Sunday, 15 November 2015

Want to enhance Brand Equity? Grab the Magic Word!!!

Once again, during this Diwali, Salman Khan has stolen a million hearts with his blockbuster “Prem Rattan Dhan Payo”, and his producer, the Barjatyas of Rajshri Productions are laughing all the way to the bank. The movie, which has been lambasted and derided  by the movie analysts and box office pundits because of a wafer thin storyline, no hummable songs, very predictable climax and sloppy dialogues, has grossed ₹40 Crores ($6 million) on the opening day and more than ₹100 Crores ($15 million) till now. How did the much criticized movie get the mojo in the box office?

Well, one of the factors that contributed to the mega success of this movie is the word “Prem”. Salman Khan, in the past, has been associated with this name in fifteen movies, out of which three have been mega blockbusters --- namely, Maine Pyaar Kiya, Hum Aapke Hain Kaun and Hum Saath Saath Hain. The name “Prem” evoked nostalgic fond memories in the heart of his fans, who rushed to the theatres to see their favorite matinee idol recreate the magic of the rejuvenated Prem. And who cares for storyline, script, characters, songs, background score and exotic locations when “Prem” bhaiyya is entertaining you in full swing?

And, it is not the first time that a brand has got its marketing strategy right with a catchy word. Coca Cola, who was trying to make an aggressive foray into the rural and semi-urban Indian households in 2003, understood that when a guest walked in, the Indian host would always ask “What would you like to have --- Thanda ya Garam? Thanda would imply anything from refrigerated water, soft drinks, fruit juice, sherbet, squash, coconut water or chilled beer. And hot would mean anything ranging from tea and coffee to alcoholic drinks. With this insight, Coca Cola unleashed the fun filled ad “Thanda Matlab Coca Cola” with Amir Khan dressed as a Mumbai Tapori, Punjabi Farmer, Bengali Bhadrolok, Bihari Contractor and Hyderabadi Shopkeeper, that left the audience in splits and also increased the market share of the soft drink beverage brand. The brand association with the word “thanda” was so powerful that it took Pepsi years to counter the challenge posed by Coca Cola.

But it was not the first time that a beverage brand had stirred up excitement among customers with a bewildering yet memorable word. The soft drink brand 7Up created a similar frenzy in 1967 when they introduced themselves as the “Uncola”. While the customer had heard of Coca Cola and Pepsi Cola, they started wondering --- What is this brand which calls itself the Uncola? Getting the customers puzzled with is catchy word helped 7Up to convert themselves from an uncool brand to a hot selling soft drink beverage as the sales skyrocketed. It soon became the third most preferred beverage drink of the 1970s.  

In India, a similar positioning strategy using word imagery was done by Anchor, the electric switch and accessories maker. In 1996, the company decided to go for an unrelated diversification and started making toothpastes.  The oral care market, which was dominated by big players like Colgate Palmolive, Hindustan Unilever and Dabur, had little room for a new entrant to elbow in. Anchor found that one of the main ingredients of toothpaste was dicalcium phosphate which was sourced from animal bones, while a vast majority of the users were vegetarians. With this insight, they came out with an interesting brand proposition positioning Anchor toothpaste as “vegetarian” toothpaste. The word “vegetarian” resonated so strongly among the consumers by questioning their ethical values that it soon became the second best-selling toothpaste in Gujarat and Rajasthan.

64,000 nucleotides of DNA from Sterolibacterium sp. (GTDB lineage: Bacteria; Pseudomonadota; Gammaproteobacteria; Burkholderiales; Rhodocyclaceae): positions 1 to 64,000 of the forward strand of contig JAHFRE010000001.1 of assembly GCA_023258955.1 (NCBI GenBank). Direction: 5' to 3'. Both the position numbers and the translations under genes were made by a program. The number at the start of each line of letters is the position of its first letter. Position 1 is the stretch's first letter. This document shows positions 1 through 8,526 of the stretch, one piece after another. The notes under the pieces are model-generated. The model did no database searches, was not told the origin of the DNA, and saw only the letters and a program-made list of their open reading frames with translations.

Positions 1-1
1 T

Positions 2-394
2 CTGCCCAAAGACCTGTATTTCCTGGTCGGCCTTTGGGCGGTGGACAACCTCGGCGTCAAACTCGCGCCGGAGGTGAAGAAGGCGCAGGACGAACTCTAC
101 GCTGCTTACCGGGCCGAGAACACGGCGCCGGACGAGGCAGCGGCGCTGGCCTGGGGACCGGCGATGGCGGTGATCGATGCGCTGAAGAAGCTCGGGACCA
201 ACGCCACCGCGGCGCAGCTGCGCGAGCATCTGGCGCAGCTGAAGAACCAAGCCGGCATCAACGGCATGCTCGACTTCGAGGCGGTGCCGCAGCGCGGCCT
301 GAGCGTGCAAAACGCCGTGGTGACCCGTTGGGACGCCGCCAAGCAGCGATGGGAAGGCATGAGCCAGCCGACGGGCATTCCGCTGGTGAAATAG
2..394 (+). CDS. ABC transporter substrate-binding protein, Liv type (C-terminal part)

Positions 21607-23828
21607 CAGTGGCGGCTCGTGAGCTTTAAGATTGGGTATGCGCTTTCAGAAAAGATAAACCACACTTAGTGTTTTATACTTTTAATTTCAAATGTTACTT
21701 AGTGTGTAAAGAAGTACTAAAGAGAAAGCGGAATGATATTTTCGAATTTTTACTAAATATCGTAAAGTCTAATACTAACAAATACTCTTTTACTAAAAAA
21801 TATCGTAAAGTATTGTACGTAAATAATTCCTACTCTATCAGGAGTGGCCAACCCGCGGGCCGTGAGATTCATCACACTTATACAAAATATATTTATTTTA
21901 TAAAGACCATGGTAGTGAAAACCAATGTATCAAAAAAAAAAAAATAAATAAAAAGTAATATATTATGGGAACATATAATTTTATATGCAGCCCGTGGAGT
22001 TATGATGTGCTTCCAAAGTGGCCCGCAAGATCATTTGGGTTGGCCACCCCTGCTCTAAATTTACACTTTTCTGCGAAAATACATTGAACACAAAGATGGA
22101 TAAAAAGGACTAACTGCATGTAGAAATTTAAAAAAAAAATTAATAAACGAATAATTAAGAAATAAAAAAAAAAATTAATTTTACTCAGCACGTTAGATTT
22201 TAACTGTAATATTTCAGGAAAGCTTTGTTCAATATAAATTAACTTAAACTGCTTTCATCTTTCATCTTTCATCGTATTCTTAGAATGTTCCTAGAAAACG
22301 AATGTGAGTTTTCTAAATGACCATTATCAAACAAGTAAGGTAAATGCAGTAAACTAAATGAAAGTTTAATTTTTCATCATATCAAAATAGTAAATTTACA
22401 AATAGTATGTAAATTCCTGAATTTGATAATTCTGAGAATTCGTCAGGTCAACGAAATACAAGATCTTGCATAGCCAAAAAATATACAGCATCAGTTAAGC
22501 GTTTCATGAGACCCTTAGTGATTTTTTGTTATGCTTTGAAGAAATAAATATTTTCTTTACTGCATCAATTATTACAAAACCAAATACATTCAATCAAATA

Another multinational company that has reaped benefits of powerful word association has been Cadbury. The brand very rightly understood that the main challenge in India came not from rival confectionary brands like Nestle, Amul, Parle and Perfetti but from the Mithaiwallas and sweetmeat makers. In India, every occasion like birthdays, marriage, festivals, passing exams, getting jobs and winning matches is celebrated with a box of sweets. Cadbury rightly understood that to get a bigger market share in India, they would need a stronger bonding with the word “Meetha”. With this realization, they have been releasing ads featuring Amitabh Bacchan with the tagline “Kuch Meetha Ho Jaaye”, and riding the pinnacles of success.  

How do you get the right word that will give a clear message to the consumer about the brand proposition? While there are many popular word association techniques used by marketers, brand managers, ad agencies and market research companies, the ZMET (Zaltman Metaphor Elicitation Test) is perhaps the most structured tool that uses metaphors to compare between two unlike entities. But ultimately, it is a deeper understanding of the consumer psyche that will help the brand to get the right word that will stir up the excitement in the consumer’s mind. Whatever way it is, the underlying message is that one single powerful word is more effective to garner more brand equity than sentences and paragraphs running into volumes. And that is exactly why “Prem” bhaiyya will come back, year after year, to entertain you and earn his moolah, irrespective of whatever the film critics might have to say!!!     

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